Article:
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No Contest: Corporate Lawyers and the Perversion of Justice in America Paperback – December 22, 1998

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Product Details

  • Paperback: 460 pages
  • Publisher: Random House (December 22, 1998)
  • Language: English
  • ISBN-10: 0375752587
  • ISBN-13: 978-0375752582
  • Product Dimensions: 9.1 x 6.1 x 1.1 inches
  • Shipping Weight: 1.4 pounds (View shipping rates and policies)
  • Average Customer Review: 4.8 out of 5 stars  See all reviews (6 customer reviews)
  • Amazon Best Sellers Rank: #1,829,634 in Books (See Top 100 in Books)

Editorial Reviews

Amazon.com Review

The most controversial section of this ringing denunciation of corporate law is that on tort reform, which Ralph Nader, the consumer advocate and 1996 Green Party Presidential candidate, and Wesley J. Smith denounce as "tort deform" measures sure to further insulate corporations from the damage wrought by pollution and dangerous products. But Nader has never shied from controversy, and this series of case studies attacks confidential settlements in injury cases, state ethics boards, and links between high-power corporate lawyers and government officials with an equal measure of indignation and reformist zeal. --This text refers to the Hardcover edition.

From Publishers Weekly

Corporate attorneys are at the center of trends that have increased corporate power in the past 20 years, declare consumer crusader and 1996 presidential candidate Nader and lawyer Smith (coauthors of Winning the Insurance Game). Their book is rambling but important, as it uses case studies to illustrate what they see as unfair situations and potential avenues for reform. For example, confidential settlements in injury cases deprive others from safety warnings; judges can refuse such settlements, and some states have begun passing anti-secrecy laws. Though the American Bar Association recommends that one-third of the members of state ethics boards be non-lawyers, that goal is mostly ignored, and disciplinary boards are notably lax in punishing lawyers who obstruct opponents, destroy evidence or overbill. In strong words, Nader and Smith attack tort reform proposals that would limit manufacturers' liability, calling them "tort deform" measures that would further protect corporations to the detriment of individual consumers. But they don't acknowledge that in some cases?such as the way it can distort medical care?our tort system does need reform. Along with political reforms, the authors find hope in efforts by Harvard Law School alumni to form the Appleseed Foundation, which will establish new centers for law and justice that focus on systemic change, not just legal aid for individuals. Author tour.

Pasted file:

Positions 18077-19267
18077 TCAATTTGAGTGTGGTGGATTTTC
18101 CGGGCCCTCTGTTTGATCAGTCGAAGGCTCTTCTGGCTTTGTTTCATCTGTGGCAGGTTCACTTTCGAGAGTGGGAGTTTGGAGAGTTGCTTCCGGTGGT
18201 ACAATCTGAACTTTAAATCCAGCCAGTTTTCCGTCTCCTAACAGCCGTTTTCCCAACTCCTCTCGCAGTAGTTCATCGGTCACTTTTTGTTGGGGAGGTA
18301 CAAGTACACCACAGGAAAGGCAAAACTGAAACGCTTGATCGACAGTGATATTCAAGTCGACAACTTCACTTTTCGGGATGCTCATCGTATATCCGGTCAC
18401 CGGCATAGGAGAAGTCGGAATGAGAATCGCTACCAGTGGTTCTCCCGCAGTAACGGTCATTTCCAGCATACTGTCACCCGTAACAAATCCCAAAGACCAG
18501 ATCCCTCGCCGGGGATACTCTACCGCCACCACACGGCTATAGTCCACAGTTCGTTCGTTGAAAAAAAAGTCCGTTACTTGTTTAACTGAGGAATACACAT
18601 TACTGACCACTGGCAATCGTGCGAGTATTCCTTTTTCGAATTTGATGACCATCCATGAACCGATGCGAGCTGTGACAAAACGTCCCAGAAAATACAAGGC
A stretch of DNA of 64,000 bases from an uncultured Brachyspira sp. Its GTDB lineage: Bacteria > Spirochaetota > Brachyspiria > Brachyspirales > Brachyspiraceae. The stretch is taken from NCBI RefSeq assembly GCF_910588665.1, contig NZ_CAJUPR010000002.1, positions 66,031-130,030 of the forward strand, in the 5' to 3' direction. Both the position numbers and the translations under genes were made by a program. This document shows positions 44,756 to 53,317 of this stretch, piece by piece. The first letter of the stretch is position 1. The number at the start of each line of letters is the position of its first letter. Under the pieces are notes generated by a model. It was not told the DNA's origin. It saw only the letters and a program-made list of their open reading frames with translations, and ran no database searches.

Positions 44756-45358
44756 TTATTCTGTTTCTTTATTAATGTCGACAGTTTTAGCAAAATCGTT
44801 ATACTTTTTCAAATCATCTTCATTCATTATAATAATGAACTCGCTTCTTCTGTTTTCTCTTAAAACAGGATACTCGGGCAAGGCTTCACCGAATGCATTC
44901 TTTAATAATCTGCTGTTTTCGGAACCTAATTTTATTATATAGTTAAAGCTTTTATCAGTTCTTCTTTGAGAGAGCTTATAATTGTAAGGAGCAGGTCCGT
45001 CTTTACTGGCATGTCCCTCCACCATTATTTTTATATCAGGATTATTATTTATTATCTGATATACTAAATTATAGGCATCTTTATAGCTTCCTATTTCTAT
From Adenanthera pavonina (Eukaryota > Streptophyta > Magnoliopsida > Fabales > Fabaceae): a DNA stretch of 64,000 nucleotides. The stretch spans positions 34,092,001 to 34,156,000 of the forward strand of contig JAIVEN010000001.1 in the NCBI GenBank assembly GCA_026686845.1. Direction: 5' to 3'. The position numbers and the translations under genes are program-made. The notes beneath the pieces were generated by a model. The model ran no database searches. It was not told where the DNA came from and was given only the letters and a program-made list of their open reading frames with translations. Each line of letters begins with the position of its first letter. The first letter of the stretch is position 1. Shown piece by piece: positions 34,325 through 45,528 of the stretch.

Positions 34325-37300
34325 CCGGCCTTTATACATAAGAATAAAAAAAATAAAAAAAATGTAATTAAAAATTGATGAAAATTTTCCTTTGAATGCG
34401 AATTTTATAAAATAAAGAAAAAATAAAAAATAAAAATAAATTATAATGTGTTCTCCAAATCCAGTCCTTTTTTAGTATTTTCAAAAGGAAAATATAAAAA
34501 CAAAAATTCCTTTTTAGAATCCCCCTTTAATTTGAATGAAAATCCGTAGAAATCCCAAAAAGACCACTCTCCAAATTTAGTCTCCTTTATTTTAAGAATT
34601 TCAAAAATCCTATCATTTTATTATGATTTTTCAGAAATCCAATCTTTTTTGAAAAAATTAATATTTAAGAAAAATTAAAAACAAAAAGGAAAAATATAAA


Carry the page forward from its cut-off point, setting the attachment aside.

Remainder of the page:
Copyright 1996 Reed Business Information, Inc. --This text refers to the Hardcover edition.

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Most Helpful Customer Reviews

15 of 19 people found the following review helpful By Charles A. Walton on March 27, 1998
Format: Hardcover
No Contest book by Ralph Nader and Wesley Smith.... In their book No Contest by Ralph Nader and Wesley J. Smith, the authors give a series of examples about law at the corporate level. Many of their examples deal with wronged individuals suing a corporation. Frequently the plaintiffs are frustrated by a series of delays, misrepresentations, intentional misunderstandings, and multiple appeals. The judges do not discipline the lawyers, at least not to any effective extent, and the judges do not throw out frivolous motions. The judges tend to side with big law firms and with clever lines of reasoning, and not with the plaintiff. The original plaintiff injury, such as a wrongful death due to negligent corporate behavior, is forgotten in the mire of lawyer activity, and the judges fail to consider the need for relief of the plaintiff, without further anguishing delay. The plaintiff is faced with interminable costs and tedious delays without relief. There is no doubt reform is needed. ................

For a remedy, authors Nader and Wesley suggest an Appleseed Foundation, formed of local community volunteer groups, together with some overseeing coordinating committees. They mention Harvard graduates as playing a prominent behind the scenes part in overseeing reform. ..............

The problem with this approach is: first, volunteerism, presumably without pay, is insufficient motivation to overcome such entrenched and profitable bad habits. Second, it is not clear just what specific steps these groups should recommend, other than complain, and point out injustices of which many persons are already aware. . Third, there are already volunteer groups (I have a list of over 20) around the country who are angry with their treatment by the law and yet who have not been able to bring about a change in habits.
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11 of 14 people found the following review helpful By STEVEN B. MCCRARY on July 2, 2000
Format: Hardcover
Beware of the multinational corporations. Not only do they stick it to the taxpayers in forms of bailouts, tax "incentives", and other similar accounts recievable, they are quite willing to stick it to citizens in court and screw up the meaning of the word "due process" in America and the world. A sad commentary on our justice system but a MUST READ.
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8 of 10 people found the following review helpful By A Customer on February 10, 1997
Format: Hardcover
A detailed and methodical look at corporate lawyer's corruption of our legal system. The book explains all relevant terms, cites numerous fascinating examples, and suggests ways that the public and the Bar can improve today's legal system without tipping the scales of justice toward those with the most money. An easy read
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